Chuck Grassley

United States Senator from Iowa





GAO Report on Caribbean Anti-drug Trafficking Programs

Apr 18, 2013

GAO Report on Caribbean Anti-drug Trafficking Programs


To:    Reporters and Editors

Re:    GAO report on Caribbean anti-drug trafficking programs

Da:    Thursday, April 18, 2013

Sen. Dianne Feinstein, chairman, and Sen. Chuck Grassley, co-chairman, of the Caucus on International Narcotics Control, today made the following comments on a new Government Accountability Office report, “Status of Funding, Equipment, and Training for the Caribbean Basin Security Initiative.”  The report is available here.

Senator Feinstein said: “We must ensure the expedited delivery of our security assistance to the Caribbean in order to counter the drug trafficking threats facing the United States and our partners in the region. As our counternarcotics enforcement efforts increase in Mexico and Central America, it is critical we remain committed to the Caribbean to ensure the drug trade does not return.”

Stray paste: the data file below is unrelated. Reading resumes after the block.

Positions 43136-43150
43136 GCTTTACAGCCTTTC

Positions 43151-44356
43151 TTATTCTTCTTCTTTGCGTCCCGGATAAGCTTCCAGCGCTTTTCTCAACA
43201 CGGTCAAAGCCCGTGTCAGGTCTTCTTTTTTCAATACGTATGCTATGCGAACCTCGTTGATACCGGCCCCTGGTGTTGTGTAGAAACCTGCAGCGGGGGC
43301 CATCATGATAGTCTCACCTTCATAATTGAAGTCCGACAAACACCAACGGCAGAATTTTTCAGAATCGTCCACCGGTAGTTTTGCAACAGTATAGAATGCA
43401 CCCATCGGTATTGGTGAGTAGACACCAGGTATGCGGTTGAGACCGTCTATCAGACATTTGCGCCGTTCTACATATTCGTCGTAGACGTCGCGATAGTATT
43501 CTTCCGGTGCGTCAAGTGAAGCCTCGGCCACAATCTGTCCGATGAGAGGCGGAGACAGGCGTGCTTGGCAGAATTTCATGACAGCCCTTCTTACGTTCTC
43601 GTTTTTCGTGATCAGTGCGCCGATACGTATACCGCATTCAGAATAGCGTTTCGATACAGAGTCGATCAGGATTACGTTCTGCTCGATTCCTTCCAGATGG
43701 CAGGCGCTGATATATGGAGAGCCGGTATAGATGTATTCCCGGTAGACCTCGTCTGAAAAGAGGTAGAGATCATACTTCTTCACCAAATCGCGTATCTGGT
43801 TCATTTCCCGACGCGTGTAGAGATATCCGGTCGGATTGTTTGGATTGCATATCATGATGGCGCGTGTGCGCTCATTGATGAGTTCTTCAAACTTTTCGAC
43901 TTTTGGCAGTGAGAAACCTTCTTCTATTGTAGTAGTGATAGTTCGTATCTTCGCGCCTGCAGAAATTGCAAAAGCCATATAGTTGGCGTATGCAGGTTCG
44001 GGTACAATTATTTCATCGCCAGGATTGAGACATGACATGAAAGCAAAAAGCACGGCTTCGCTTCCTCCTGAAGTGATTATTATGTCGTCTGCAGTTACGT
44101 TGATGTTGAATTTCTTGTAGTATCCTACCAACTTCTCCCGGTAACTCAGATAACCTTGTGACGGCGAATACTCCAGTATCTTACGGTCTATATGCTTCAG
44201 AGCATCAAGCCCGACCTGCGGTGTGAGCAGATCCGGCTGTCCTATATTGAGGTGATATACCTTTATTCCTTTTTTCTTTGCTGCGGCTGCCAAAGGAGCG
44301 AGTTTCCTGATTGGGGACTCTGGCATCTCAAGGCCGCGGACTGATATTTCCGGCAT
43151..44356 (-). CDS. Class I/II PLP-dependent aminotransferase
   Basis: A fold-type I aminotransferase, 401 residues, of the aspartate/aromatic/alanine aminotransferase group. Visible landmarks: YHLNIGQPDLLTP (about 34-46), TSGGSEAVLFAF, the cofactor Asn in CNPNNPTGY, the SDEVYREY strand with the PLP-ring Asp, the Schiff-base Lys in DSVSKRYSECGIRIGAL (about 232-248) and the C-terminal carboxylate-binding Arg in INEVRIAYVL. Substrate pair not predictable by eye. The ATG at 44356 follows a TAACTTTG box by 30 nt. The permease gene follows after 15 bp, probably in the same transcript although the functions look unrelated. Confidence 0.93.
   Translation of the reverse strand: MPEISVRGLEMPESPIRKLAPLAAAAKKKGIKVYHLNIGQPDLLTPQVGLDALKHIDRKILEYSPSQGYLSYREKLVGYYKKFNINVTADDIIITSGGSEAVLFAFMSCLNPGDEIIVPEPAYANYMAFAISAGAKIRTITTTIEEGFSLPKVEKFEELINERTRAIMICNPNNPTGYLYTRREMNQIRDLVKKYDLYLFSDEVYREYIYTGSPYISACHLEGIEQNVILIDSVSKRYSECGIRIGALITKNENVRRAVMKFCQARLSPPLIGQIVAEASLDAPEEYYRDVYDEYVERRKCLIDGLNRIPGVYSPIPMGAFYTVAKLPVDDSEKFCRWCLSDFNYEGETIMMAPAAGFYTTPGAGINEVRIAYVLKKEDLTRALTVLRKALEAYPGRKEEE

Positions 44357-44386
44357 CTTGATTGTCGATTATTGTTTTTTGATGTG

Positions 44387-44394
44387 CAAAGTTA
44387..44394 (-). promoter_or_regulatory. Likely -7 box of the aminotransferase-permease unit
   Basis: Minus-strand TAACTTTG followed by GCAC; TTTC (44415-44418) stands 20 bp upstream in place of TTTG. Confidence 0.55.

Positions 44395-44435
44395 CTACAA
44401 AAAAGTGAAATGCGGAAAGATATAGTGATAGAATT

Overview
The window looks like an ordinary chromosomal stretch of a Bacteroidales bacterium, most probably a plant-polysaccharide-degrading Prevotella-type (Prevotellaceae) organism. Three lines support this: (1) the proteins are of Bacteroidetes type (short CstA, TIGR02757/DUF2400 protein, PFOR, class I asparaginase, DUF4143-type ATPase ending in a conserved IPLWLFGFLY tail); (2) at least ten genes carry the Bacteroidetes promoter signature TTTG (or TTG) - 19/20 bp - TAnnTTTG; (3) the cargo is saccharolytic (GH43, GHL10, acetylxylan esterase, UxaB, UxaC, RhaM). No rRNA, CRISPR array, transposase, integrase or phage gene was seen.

Sen. Grassley said: “Drug trafficking organizations are good at shifting their operations and trafficking routes to the paths of least resistance.  When we cracked down on the drug traffickers in Mexico, they increased their presence farther south in the countries of Central America.  Now, as we help Central America strengthen its counternarcotics efforts, we have to make sure we don’t squeeze the balloon in Central America and shift drug trafficking operations back into the Caribbean. The GAO report shows that the funding Congress allocated to help the Caribbean countries shore up their counternarcotics efforts is being put to use at a slow speed.  The U.S. government needs to ensure that needed new programs are set up as soon as possible and ready to receive U.S. funding.  Enabling these programs will give Caribbean nations a needed boost in fighting the drug trafficking that damages their countries and the United States.  Using the money already allocated is important in light of sequester-related security reductions in the Caribbean by the Coast Guard and other U.S. entities.”